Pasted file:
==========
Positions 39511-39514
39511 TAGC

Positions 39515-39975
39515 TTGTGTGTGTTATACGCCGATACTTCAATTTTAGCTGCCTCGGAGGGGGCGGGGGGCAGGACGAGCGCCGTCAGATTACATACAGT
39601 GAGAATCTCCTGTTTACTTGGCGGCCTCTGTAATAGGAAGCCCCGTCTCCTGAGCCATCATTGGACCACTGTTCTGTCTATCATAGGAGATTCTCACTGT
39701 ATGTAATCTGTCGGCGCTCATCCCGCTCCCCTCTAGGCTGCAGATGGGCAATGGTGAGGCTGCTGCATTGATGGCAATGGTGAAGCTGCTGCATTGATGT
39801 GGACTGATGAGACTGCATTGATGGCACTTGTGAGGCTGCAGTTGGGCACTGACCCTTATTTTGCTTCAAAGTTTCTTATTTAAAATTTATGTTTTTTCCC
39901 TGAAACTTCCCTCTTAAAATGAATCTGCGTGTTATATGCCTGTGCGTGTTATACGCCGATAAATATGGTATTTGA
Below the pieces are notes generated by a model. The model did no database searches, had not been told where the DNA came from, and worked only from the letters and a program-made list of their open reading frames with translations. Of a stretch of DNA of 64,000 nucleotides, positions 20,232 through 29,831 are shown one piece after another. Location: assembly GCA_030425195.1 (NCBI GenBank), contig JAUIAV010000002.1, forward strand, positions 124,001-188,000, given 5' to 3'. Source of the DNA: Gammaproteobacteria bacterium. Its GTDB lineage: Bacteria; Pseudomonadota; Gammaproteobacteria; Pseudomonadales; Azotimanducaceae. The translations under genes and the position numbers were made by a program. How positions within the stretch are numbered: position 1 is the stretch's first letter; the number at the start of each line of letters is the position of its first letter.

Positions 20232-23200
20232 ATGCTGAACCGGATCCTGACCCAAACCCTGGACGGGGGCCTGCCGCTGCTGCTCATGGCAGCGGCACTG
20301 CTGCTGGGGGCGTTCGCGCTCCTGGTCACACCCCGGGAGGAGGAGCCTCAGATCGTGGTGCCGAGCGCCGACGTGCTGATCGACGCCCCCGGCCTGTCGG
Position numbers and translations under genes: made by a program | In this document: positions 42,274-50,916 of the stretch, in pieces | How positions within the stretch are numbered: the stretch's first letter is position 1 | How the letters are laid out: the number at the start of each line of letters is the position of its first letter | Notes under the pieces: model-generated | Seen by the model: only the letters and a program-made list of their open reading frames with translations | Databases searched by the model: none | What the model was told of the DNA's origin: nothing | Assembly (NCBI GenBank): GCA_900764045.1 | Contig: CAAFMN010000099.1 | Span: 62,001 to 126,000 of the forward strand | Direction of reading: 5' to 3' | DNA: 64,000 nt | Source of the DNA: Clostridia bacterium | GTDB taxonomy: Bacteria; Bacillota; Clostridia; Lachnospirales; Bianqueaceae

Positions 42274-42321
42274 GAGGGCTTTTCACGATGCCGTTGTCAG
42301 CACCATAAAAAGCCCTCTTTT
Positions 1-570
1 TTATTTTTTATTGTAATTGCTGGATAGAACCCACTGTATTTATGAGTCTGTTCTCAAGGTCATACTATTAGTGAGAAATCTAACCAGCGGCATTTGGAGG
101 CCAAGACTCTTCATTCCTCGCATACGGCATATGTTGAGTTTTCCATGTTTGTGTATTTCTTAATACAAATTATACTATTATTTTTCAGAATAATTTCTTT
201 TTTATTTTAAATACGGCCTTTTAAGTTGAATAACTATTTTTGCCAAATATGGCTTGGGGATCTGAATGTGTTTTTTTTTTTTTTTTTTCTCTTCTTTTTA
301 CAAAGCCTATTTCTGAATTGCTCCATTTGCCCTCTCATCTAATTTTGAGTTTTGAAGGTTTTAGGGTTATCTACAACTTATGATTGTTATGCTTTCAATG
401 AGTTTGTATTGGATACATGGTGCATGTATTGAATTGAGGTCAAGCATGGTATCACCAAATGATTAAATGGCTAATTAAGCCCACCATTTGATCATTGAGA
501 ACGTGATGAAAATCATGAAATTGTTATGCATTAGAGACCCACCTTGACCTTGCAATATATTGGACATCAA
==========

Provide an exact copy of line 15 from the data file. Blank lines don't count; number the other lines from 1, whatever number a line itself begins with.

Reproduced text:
42274 GAGGGCTTTTCACGATGCCGTTGTCAG